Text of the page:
Re: The invalid premise here is that “overall fiscal imbalance” is a valuable tool. You can add them together since they are both in dollars, but shifting revenue from payroll taxes to income taxes and saying it is all just the same is ludicrous.

    The projected long-term overall fiscal imbalance is not a “tool”; it’s the problem. It’s what will threaten and cost our economy and standard of living via interest rates, higher taxes, spending cuts, possibly very high/volatile inflation, etc.

    And as AMT says, it’s all dollars, so you can spew one liners about something being “ludicrous” with no supporting argument whatsoever, but don’t confuse that with making any kind of sensible point.

  12. comment number 12 by: Arne


    I only pay payroll tax on the first $106,800 of my income. Exactly the same amount as Bill Gates.

  13. comment number 13 by: Arne

    Numbers are tools. The SS gap, overall imbalance, amount in the TF, cost of a cup of coffee. All tools. All for different purposes. Of these four most people find the last to be the most useful.

  14. comment number 14 by: SteveinCH


    Not sure what that has to do with anything but I don’t disagree with you.

  15. comment number 15 by: Arne


    I am answering your question as to what is different about payroll and income taxes. I’m left of center, but I know that the top 10 percent pay most of the income taxes. That is not true of payroll taxes.

    If you want to make sure that SS does not unduly transfer money to people who don’t need it, you should be for making sure the trust fund is honored.

  16. comment number 16 by: SteveinCH

    No I should be taking benefits away from those who don’t need them, far and away the best solvency solution.

  17. comment number 17 by: Brooks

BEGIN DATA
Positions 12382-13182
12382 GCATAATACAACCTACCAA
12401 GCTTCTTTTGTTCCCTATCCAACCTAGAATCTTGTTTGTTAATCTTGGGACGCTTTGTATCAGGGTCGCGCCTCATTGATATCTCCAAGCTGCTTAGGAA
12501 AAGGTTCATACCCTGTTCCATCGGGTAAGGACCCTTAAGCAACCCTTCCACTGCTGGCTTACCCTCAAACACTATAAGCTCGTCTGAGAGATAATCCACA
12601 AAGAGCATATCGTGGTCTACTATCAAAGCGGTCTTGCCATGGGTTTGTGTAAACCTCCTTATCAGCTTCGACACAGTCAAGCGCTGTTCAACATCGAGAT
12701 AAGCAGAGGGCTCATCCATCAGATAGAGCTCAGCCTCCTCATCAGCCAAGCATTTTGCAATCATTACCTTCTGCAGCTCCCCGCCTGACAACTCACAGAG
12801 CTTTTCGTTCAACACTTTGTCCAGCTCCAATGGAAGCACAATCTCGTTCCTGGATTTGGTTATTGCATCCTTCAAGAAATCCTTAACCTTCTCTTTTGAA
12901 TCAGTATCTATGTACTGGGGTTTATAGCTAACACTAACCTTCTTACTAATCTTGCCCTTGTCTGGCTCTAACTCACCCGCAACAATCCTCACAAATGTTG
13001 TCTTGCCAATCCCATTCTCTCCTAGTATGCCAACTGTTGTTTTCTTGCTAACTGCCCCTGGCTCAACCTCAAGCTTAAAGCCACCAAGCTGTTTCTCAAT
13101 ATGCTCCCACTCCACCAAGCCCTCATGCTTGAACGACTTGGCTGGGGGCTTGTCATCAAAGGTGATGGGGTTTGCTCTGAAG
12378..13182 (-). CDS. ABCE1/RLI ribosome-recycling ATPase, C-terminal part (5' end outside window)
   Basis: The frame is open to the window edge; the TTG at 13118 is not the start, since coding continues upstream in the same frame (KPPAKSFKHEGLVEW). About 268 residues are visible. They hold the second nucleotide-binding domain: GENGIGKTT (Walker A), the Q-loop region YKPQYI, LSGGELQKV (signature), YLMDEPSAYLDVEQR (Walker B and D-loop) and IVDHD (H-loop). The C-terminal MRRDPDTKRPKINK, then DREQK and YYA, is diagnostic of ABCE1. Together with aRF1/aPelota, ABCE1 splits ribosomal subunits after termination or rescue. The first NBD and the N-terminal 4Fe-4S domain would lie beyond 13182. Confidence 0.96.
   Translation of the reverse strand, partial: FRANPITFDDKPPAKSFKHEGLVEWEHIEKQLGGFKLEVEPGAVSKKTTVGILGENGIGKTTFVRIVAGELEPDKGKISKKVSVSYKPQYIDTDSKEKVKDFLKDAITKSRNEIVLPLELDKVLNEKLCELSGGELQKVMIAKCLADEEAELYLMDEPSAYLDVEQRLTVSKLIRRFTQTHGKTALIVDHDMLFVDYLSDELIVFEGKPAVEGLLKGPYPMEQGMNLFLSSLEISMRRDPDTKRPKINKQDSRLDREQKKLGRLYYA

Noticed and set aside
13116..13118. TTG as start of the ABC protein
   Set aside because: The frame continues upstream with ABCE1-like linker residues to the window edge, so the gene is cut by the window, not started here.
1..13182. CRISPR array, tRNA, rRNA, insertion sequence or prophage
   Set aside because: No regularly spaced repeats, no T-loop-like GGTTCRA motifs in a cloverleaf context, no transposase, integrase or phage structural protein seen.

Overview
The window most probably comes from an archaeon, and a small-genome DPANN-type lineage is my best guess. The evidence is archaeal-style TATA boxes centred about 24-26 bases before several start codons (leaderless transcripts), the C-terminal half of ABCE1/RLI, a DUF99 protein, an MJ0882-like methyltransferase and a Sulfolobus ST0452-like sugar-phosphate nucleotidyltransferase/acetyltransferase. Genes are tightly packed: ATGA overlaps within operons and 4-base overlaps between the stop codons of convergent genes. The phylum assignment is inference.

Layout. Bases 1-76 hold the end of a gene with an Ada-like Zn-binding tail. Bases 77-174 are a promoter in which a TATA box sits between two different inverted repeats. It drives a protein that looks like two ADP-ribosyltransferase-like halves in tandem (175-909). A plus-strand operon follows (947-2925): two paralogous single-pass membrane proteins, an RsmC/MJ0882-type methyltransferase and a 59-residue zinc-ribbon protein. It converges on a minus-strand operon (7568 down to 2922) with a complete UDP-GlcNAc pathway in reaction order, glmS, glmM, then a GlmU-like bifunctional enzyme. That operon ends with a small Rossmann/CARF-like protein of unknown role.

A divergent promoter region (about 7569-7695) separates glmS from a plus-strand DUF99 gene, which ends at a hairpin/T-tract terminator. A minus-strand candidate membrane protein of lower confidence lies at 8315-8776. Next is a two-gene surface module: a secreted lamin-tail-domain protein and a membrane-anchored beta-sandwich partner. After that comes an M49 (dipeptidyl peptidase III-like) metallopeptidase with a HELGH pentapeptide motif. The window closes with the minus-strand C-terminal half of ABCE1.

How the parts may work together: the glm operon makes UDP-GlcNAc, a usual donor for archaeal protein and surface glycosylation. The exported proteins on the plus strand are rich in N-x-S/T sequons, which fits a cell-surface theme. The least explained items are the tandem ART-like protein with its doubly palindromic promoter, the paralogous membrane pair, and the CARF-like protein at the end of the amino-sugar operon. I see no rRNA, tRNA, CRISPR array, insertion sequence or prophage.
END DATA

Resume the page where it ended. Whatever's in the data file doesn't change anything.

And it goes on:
Well Arne, thanks to your presence, there is at least one “tool” in the room.

  18. comment number 18 by: SteveinCH

    Oh and PS Arne, I’m not sure what your definitions are but the top 10% pay more than 25% of all social insurance taxes. Sure that’s not the 72% they pay of income taxes, but it isn’t 10 percent either.

    I’m just curious, is there anyone other than you and crazies on Huff Post who thinks that the bonds in the trust fund are worth anything. I’d love to read their point of view.

  19. comment number 19 by: Brooks


    And there’s even another way in which the trust fund balances are almost meaningless.

    Suppose there really were cash in those trust funds. And let’s assume that the only legal use of those funds is on SS benefits, and let’s assume we won’t change that law. What would that mean? It would mean only that the $2 or $3 billion in the trust funds would be the minimum we’d have to spend on SS over time. It would still be a big fat “so what?” because that amount is far short of any conceivable amount we’d spend on SS over the next couple of decades. The bulk of the funding will come from ongoing taxation.

    It’s like if we enacted a law that mandated that we spend at least $2 billion on Defense over the next 40 years. Big fat “so what?” No possible policy impact whatsoever, within the bounds of what is conceivable politically.

  20. comment number 20 by: Arne

    The top 10 percent of earners paid less than 5 percent of total SS payroll taxes.

  21. comment number 21 by: Arne

    Check that, it’s obviously more than 10 percent.

  22. comment number 22 by: SteveinCH


    Here is the data from the CBO on the top earners paying “social insurance” social security and Medicare taxes.

    You’ll find it in the second table

  23. comment number 23 by: SteveinCH

    Check that, I think it’s the third table…the one labeled social insurance taxes

  24. comment number 24 by: Arne

    The bottom 90 percent put in 75 percent of payroll taxes and 28 percent of income taxes. So transferring money from the SS TF to the general fund (without transferring it back) would be a huge transfer of money from the less wealthy to the more wealthy.

    Am I wrong about that?